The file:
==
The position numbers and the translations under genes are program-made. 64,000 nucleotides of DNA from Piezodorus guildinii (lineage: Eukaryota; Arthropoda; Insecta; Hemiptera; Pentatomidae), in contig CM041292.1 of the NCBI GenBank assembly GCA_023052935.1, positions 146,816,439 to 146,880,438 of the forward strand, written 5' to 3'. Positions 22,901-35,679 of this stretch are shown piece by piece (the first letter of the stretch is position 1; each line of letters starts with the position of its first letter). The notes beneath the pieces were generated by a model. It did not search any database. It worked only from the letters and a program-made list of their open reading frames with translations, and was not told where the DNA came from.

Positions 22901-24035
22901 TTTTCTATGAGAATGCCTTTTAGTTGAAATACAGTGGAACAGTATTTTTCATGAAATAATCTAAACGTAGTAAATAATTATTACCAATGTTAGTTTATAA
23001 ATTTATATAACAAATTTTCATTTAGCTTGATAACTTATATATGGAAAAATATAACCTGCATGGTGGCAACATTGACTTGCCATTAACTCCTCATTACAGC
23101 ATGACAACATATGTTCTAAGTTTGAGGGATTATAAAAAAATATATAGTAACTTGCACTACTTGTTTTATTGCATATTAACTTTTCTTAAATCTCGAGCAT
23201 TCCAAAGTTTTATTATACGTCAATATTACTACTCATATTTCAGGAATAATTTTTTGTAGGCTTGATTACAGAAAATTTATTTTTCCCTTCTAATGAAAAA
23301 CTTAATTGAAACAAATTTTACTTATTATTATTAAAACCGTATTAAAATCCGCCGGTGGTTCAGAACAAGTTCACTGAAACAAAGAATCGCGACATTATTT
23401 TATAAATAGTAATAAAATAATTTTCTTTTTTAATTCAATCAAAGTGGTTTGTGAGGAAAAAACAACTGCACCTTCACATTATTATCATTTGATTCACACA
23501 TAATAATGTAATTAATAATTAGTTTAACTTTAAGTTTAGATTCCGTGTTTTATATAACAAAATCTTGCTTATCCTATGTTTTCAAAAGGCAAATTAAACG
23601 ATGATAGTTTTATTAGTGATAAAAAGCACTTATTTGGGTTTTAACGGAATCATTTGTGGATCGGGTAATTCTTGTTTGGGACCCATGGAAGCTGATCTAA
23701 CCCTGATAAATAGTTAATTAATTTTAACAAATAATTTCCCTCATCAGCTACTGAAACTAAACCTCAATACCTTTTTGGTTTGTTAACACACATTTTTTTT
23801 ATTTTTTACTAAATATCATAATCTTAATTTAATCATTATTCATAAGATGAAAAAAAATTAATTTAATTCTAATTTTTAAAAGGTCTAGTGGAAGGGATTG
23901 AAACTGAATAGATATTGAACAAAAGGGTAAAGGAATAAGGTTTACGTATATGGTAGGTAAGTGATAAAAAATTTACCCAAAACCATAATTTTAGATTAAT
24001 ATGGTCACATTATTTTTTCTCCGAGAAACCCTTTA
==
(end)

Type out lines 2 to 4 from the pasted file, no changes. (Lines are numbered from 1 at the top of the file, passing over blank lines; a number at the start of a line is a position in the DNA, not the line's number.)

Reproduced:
Positions 22901-24035
22901 TTTTCTATGAGAATGCCTTTTAGTTGAAATACAGTGGAACAGTATTTTTCATGAAATAATCTAAACGTAGTAAATAATTATTACCAATGTTAGTTTATAA
23001 ATTTATATAACAAATTTTCATTTAGCTTGATAACTTATATATGGAAAAATATAACCTGCATGGTGGCAACATTGACTTGCCATTAACTCCTCATTACAGC